On the beach at Loch Morlich
Bee's snow bunting
Snow in May
Off we go!
Call us crazy!
Enjoying a chat
Warming up by the fire! With ice cream..
Disappointed at the cancellation of the annual Aviemore Walking
Festival a group of intrepid disabled ramblers from Fife decided to go it alone
and travelled to Aviemore to sample the excellent network of accessible trails
in the area. The eleven holidaymakers, who are all members of Forth & Tay
Disabled Ramblers, spent a week in the area staying in a mixture of accessible
self-catering and B & B accommodation. Seven of the ramblers use mobility
scooters or powered wheelchairs to access the outdoors, whilst the other 4 are
volunteers and carers. Thanks to the excellent scooter hire scheme run by the
Badenoch and Strathspey Community Transport Company several of the rambles on
this holiday were made possible.
The first day's rambling was around the all-abilities Loch Morlich and
Allt Mhor trails. To get there take the ski road from Aviemore towards the
Cairngorms and after six miles you will reach Glenmore Forest Park. The
Watersports car park is situated on the right at the far end of Loch Morlich.
The Watersports Centre is the large wooden building on the beach beside the
loch. There is a disabled toilet in the forest near the start of the walk and
another on opposite side of the road at Glenmore Visitor Centre alongside the
cafeteria and shop. From the Watersports car park, follow the brown waymarkers
parallel with the loch edge through some very old Scots pine trees. The route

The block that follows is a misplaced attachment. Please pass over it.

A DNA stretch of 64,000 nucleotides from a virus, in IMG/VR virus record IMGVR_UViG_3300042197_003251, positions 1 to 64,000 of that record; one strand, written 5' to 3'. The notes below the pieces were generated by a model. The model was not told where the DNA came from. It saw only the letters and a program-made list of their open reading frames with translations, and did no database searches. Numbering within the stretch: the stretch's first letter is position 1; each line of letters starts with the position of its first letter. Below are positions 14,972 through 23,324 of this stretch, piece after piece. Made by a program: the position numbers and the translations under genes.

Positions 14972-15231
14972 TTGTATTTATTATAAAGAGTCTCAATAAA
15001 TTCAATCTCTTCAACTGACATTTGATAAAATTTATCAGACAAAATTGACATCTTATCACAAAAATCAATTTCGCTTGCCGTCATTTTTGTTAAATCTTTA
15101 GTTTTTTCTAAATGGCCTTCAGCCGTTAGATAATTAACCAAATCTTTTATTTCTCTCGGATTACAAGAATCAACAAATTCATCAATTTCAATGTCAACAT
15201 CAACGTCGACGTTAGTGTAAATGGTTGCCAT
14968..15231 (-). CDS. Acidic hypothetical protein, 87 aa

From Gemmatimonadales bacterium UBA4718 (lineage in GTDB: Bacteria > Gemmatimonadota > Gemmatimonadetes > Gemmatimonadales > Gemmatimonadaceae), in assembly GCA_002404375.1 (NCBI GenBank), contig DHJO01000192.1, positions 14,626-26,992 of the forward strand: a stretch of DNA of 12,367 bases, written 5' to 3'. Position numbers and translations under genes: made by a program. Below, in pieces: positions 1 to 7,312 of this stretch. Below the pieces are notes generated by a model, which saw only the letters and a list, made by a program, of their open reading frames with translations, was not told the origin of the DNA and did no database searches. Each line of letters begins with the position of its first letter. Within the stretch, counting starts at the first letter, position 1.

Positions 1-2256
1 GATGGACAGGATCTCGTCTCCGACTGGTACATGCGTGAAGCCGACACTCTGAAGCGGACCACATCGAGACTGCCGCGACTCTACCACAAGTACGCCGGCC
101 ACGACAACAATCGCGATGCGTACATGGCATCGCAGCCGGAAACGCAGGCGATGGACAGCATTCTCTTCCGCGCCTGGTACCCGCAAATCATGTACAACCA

is circular and is virtually level all the way. This is an easy all abilities
trail, partly alongside Loch Morlich and passing through old Scots pines. There
are stunning views over the loch to the Cairngorms, which were snow-capped at
the time of the visit. Towards the end of Loch Morlich the path turns left away
from the loch and follows the banks of the Abhainn Ruigh-eunachan through pine,
birch, and alder trees. Nature abounds with dipper, wagtail, heron and
sandpiper to be spotted along the riverbank. The path then bears to the left
before reaching the pavement beside the road. Follow this to the entrance to
the Glenmore Campsite on the left or pop in to the Glenmore Visitor Centre on
the right for coffee and a browse in the shop. Turn into the camp site and
continue through it to return to the start.
This path starts at the Allt Mhor car park, which is on the left hand
side of the road past the Glenmore Visitor Centre as you approach from
Aviemore. It has an aggregate surface and interpretation panels telling the
story of the native pinewood habitat. With stunning views up to the Cairngorm
northern corries the path runs through pine trees with an abundance of heather,
blaeberries and juniper along the way. The route returns via the river bank,
giving a feeling of rugged terrain. There is a resting place and some picnic
benches by the riverside. As the surface is good on the forest tracks the group